Indianapolis jumped out 13-0, then went 1-3 the remainder of the season. Once 13-0 was reached, the Colts had locked up home-field advantage throughout the playoffs and Dungy told the team they would not go all-out to win the final three games. At that point, which came before James' suicide, esprit seemed to depart from the squad. Yours truly wrote at the time that in order to keep the Colts fired up, Dungy should declare a goal of a 16-0 season, publicly challenging his team to be the first to reach this mark. Instead there was a month between the last regular-season game Indianapolis played full-bore to win, a Dec. 11 victory over Jacksonville to reach 13-0, to the next time the Colts went full-bore, their Jan. 15 postseason loss to Pittsburgh. In the first half of the Pittsburgh loss, the Colts looked fuzzy and out of synch; by the second half they were red-hot and the Steelers had to hang on to prevail. You can't help but feel Dungy's decision not to go all-out to win after 13-0 cost Indianapolis its edge.
Colts note: Indiana taxpayers, you might watch your tax dollars disappear here, a webcam of the construction of the team's new stadium.
The Jaguars quietly compiled a 12-4 record in 2005, a record that would have won six of the eight divisions last season. Then Jacksonville dematerialized in the playoffs, losing 28-3 at New England to end their season. But Jacksonville's season really ended a month before, and there's a harmonic convergence here with Indianapolis' demise. Jacksonville's year really ended when the Jags played host to Indianapolis on Dec. 11. Coming into that game, the 12-0 Colts were the toast of the sports-yak universe, while Jax was determined to prove itself a true contender. Jacksonville took the opening kickoff and drove to fourth-and-1 on the Indianapolis 43 -- and punted. Jacksonville punted on fourth-and-1 in the territory of the highest-scoring team in the NFL! Scarcely dost thou even need'st be told that verily the Colts took the ball and flew down the field the other way for a touchdown. Spectators might as well have filed out at that point; as the Jax punt boomed, yours truly wrote the words "game over" in his notebook, earliest time I'd ever writ thus. Game over, though it's scoreless in the first quarter! Sooth, was true. By the start of the fourth quarter the scoreboard read: Indianapolis 23, Jacksonville 3.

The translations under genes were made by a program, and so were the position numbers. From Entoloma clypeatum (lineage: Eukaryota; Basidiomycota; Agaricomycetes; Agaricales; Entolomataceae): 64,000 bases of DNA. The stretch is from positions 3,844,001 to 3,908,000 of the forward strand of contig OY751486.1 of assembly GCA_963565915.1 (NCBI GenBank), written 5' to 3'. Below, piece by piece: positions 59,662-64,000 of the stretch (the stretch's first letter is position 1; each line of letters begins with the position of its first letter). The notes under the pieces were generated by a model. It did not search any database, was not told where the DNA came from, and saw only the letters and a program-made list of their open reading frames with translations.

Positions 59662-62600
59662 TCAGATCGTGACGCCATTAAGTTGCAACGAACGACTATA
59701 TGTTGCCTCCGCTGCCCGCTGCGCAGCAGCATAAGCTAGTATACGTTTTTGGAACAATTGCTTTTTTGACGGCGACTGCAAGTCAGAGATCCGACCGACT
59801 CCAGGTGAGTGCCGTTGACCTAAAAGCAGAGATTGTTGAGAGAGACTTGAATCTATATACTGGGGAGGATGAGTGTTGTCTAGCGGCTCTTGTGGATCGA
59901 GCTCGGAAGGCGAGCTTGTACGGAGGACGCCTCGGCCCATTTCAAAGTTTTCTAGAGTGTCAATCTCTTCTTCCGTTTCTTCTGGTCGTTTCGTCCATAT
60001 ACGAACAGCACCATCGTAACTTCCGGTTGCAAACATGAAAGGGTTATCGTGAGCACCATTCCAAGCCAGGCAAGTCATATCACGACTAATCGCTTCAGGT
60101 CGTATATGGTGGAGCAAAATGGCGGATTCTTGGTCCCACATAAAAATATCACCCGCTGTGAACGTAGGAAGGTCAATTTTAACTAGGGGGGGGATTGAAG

In retrospect, one might as well have written "season over" as that punt boomed. Jacksonville knew victory in its final three regular-season games, but against San Francisco, Houston and Tennessee -- three cupcakes with cherries on top. Then the Jags were pasted by New England in the postseason. Look back on the Jacksonville schedule from 2005, and you'll see that early Jax beat both Seattle and Pittsburgh, the Super Bowl pair. But the Oct. 16 victory over the Steelers was the last time in 2005 that Jacksonville defeated a team that finished with a winning record. That Preposterous Punt against Indianapolis not only cost Jax a big game, it seemed to represent the coaching staff's loss of faith in their own season. Note to Jack Del Rio: Victories must be seized, they do not come in the mail.
Jacksonville has used its last two first-round picks on receiver Matt Jones and tight end Marcedes Lewis, yet still looks suspect at receiver owing to the retirement of Jimmy Smith. My 11-year-old, Spenser, a Jax fan, chants ERRNNN-est WIILLL-ford, ERRNNN-est WIILLL-ford during games, because Jacksonville is 6-1 when Ernest Wilford catches a touchdown pass. Unfortunately, K.C. Joyner's nearly omniscient stats say Wilford had the worst drop performance in 2005 of all receivers, dropping one in every five passes thrown to him.
Jacksonville note: When Smith hung up his cleats, ESPN.com said he was retiring after 11 seasons. NFL.com said after 12 seasons. Sports Illustrated said after 13 seasons. All three reports ran on the same day.
Conventional wisdom holds the Jets are two years away, since they had a terrible season in 2005, have lost 15 of their last 20 outings stretching back to 2004, and must break in Eric "I Was a Teenaged Coach" Mangini, who lacks head coaching experience. TMQ wonders about the conventional wisdom. First, Jersey/B was clobbered by injuries last season: five guys played quarterback, including the legendary Kliff Kingsbury and Vinny Testaverde, who at this point should be selling Medi-Gap policies on late-night TV. Second, Jersey/B has improved through the subtraction of two malcontents, John Abraham and Herman "I Honor My Contract When I'm In The Mood" Edwards, who quit on the team last season in a way that never would have been tolerated if Edwards was a player. Third, Jersey/B has Mangini, a product of the New England success system. Fourth, the Jets play seven games against teams that finished a combined 24-72 in 2005. Don't assume this is a lost season for Jersey/B -- though discounting expansion teams, the Jets do have the AFC's worst record since the AFL-NFL merger.
Jets note No. 1: The team's new training facility and business office will be in Florham Park, N.J., at a complex that was once the corporate headquarters of Exxon. The Jets are leaving their cantonment in Hempstead, N.Y., and that in turn means both of the NFL's supposed "New York" franchises now have no connection whatsoever to New York -- plotting, practicing and performing exclusively in New Jersey.